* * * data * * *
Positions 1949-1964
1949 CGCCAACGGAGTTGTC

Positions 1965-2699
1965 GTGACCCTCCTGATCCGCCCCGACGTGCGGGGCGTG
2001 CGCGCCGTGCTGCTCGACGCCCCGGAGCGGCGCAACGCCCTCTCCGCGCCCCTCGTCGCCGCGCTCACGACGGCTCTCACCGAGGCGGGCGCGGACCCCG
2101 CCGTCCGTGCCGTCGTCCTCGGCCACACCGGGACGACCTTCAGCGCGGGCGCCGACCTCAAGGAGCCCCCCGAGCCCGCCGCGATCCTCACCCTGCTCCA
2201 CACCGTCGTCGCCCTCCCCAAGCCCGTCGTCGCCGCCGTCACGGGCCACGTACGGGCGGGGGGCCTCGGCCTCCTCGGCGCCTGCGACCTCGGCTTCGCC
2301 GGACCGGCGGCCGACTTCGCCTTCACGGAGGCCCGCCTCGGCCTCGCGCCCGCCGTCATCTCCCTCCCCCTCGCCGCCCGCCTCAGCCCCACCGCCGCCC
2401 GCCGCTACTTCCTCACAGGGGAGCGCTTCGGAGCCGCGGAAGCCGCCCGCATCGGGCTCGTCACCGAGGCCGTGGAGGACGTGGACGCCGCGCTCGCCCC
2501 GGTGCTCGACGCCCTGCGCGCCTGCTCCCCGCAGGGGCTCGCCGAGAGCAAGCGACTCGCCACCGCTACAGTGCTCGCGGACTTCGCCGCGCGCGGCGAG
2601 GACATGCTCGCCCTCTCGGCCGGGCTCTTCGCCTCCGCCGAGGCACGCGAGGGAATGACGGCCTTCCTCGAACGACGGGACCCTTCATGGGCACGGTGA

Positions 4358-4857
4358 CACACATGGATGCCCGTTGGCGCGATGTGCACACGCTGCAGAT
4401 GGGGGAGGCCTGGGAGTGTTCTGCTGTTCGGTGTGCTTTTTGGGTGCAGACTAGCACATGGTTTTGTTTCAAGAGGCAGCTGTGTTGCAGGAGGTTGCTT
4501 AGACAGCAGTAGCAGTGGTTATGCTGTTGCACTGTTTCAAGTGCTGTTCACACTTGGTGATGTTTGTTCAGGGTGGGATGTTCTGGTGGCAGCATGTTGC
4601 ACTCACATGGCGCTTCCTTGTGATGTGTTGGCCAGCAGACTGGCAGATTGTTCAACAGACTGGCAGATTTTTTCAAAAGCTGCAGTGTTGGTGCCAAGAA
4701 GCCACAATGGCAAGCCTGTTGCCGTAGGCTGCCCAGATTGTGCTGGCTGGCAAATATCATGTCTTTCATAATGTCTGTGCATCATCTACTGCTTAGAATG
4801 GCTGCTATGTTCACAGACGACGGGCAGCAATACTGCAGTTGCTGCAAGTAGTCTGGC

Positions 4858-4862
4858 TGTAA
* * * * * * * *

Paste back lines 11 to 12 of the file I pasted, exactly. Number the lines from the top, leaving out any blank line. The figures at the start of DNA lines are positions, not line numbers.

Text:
2601 GACATGCTCGCCCTCTCGGCCGGGCTCTTCGCCTCCGCCGAGGCACGCGAGGGAATGACGGCCTTCCTCGAACGACGGGACCCTTCATGGGCACGGTGA

Positions 4358-4857